Young people receive pastoral care in the form of companionship, prayer and blessing.
Confirmation is a typical feature of Protestant identity. It affirms the reception of the individual by God. This reception by God has already been promised in baptism and with confirmation this is affirmed by the local congregation.
Confirmation normally takes place at the transition from childhood to adulthood. Admittedly there is no biblical instruction concerning this, and it is not regarded as a sacrament, but it is a feature of Protestant self-perception.
Young people receive pastoral care in the form of companionship, prayer and blessing. They are given a personal confirmation motto or saying to emphasise this. Confirmation classes prepare the young people for their confirmation. They are familiarised with the central declarations of the Christian faith and with the life of the local church. The confirmation candidates are given an experience and an understanding of the church in all its variety through group work, visits or work placements, camps and holiday activities, with spiritual accompaniment on the way.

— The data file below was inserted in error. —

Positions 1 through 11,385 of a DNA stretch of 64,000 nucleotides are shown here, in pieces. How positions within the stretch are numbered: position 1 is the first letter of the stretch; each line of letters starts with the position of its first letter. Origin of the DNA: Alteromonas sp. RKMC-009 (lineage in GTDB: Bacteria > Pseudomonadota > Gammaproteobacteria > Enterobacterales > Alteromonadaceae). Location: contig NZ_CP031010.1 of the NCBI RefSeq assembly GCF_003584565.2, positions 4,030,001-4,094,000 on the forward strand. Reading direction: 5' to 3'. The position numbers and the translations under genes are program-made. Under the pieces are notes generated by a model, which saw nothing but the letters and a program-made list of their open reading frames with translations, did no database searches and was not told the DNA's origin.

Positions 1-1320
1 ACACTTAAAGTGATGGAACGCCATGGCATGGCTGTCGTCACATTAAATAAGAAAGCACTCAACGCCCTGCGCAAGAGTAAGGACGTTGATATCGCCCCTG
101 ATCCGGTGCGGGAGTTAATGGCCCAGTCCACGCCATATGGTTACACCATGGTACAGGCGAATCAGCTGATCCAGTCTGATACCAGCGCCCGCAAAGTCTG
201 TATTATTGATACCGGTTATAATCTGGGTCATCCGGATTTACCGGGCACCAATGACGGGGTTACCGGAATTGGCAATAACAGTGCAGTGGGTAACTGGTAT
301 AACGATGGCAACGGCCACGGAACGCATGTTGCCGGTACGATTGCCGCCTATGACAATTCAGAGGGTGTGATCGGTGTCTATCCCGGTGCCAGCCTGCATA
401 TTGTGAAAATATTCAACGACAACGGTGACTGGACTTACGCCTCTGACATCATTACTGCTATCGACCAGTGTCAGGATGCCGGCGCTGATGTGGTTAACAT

Volunteers are also involved in confirmation education work
As well as regular weekly meetings, many local congregations engage in other forms of confirmation work such as 14-day tuition, educational courses, weekends away, or block teaching on particular topics. This often involves volunteers, youth workers and parents, More information about the dates for registration for confirmation classes can be obtained from the minister or the parish office.
Confirmation, which is carried out during a service of worship in the local church, gives an entitlement to personal participation in the communion service. In addition, those who have been confirmed are permitted to become godparents.
ekir.de / photo: Mathilde Kohl / 17.11.2016